Ma Ba Tha, launched in June 2013, now has 250 branches across Myanmar and 5 million supporters, according to a public relations official. The group's rally was held in Yangon's Thuwana National Stadium and drew a full-capacity crowd. The core tenet of the group is the rejection of Muslim immigrants, whose population is surging.
A divide grows
Buddhism arrived in Myanmar by the 11th century and has thrived in the Southeast Asian nation. Devotees of Theravada Buddhism account for about 90% of the population. Myanmar's constitution gives Buddhism the status of "special religion" representing the country, and it is at the heart of nationalism among the people of Myanmar.
Muslims, who originally migrated from India and other neighboring countries to Myanmar's western state of Rakhine and Yangon, the largest city, form a minority group.
Starting in the 1990s, the military government suppressed Islam and other minority religions to win the support of Buddhist organizations. This has further enhanced Buddhism's status as an effective national religion.
But the process of democratization, which started in 2011 and led to the opening of the country's border, has triggered a massive influx of Muslims, including illegal immigrants, from Bangladesh and other countries. Observers predict that the results of a national census to be announced in August will show Muslims now constitute 10% of the country's population.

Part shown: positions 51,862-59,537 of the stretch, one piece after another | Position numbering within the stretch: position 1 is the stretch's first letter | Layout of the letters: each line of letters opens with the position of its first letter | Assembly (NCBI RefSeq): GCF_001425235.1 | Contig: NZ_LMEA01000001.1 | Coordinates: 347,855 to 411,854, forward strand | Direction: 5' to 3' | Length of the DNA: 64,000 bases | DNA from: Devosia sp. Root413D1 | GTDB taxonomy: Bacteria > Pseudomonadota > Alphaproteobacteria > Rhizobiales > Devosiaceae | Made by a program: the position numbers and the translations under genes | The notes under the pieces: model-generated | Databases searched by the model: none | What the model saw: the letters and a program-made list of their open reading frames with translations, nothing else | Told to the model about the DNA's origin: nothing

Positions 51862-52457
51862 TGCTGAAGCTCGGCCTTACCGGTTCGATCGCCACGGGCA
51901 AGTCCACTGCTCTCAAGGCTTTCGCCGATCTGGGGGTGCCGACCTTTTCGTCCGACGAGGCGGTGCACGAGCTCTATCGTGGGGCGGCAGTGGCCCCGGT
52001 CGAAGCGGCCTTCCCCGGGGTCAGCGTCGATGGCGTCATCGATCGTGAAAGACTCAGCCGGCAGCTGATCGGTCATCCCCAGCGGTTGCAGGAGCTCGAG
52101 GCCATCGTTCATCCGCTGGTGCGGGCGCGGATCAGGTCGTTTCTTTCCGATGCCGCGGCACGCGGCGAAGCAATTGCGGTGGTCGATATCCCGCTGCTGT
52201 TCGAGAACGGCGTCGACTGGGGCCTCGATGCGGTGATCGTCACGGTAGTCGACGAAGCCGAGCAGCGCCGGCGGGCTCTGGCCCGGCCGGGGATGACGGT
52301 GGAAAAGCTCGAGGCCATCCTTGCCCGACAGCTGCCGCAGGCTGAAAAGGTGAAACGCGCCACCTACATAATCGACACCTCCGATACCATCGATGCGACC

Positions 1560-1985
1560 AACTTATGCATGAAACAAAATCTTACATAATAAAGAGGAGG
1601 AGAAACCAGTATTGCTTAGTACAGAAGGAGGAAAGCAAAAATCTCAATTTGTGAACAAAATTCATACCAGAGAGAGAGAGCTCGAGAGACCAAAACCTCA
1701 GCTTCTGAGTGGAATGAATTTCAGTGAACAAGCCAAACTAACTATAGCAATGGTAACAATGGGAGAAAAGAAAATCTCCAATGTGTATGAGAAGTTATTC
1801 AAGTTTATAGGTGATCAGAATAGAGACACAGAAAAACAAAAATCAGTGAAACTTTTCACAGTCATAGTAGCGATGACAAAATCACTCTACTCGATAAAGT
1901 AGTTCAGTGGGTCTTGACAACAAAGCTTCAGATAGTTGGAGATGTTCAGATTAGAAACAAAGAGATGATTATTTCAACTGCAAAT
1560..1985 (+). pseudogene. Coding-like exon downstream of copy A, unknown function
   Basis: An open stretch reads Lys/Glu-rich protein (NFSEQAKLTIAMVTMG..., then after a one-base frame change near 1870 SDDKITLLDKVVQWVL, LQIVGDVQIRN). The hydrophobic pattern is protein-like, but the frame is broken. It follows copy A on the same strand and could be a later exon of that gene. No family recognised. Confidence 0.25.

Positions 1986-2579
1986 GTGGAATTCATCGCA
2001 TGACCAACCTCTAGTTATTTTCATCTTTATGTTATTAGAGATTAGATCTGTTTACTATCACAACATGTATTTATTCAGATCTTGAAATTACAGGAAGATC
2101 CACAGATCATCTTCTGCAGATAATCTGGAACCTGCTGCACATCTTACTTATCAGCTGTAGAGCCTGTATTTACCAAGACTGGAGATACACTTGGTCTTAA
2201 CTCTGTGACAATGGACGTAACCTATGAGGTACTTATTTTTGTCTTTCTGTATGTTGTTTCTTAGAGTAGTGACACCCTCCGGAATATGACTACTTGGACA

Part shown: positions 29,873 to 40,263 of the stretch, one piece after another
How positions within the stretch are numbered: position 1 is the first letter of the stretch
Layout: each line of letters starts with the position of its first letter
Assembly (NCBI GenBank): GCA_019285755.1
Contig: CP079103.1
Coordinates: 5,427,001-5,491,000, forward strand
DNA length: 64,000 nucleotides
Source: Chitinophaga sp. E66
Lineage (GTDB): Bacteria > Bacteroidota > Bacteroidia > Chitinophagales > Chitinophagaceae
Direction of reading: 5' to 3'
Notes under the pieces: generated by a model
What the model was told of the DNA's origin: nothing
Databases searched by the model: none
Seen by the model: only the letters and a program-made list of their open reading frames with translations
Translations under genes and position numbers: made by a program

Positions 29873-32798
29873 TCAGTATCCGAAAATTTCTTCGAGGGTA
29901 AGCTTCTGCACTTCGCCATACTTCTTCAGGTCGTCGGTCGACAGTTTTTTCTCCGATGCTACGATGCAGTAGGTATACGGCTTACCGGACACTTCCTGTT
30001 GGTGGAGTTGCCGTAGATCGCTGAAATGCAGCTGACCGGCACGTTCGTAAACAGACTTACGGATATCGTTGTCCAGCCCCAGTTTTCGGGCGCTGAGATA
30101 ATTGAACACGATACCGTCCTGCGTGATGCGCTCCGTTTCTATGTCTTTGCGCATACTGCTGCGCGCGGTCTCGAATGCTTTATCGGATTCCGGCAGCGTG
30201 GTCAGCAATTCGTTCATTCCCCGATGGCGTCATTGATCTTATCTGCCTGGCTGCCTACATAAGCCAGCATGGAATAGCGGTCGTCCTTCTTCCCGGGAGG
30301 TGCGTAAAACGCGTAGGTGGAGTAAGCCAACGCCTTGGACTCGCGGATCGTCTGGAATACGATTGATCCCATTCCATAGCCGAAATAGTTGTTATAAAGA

In the state of Rakhine, the principal flash point of religious conflict in the country, Muslims represent an estimated 30-40% of its population of 2 million. Many of them describe themselves as Rohingya Muslims, who are believed to have migrated to Myanmar during the period of the British rule of Burma.
As they have started demanding citizenship, tension has grown between the Muslims and the majority Buddhists.
The 2012 murder of a Buddhist woman triggered a wave of violence between Buddhists and Muslims in Rakhine resulting in over 200 deaths.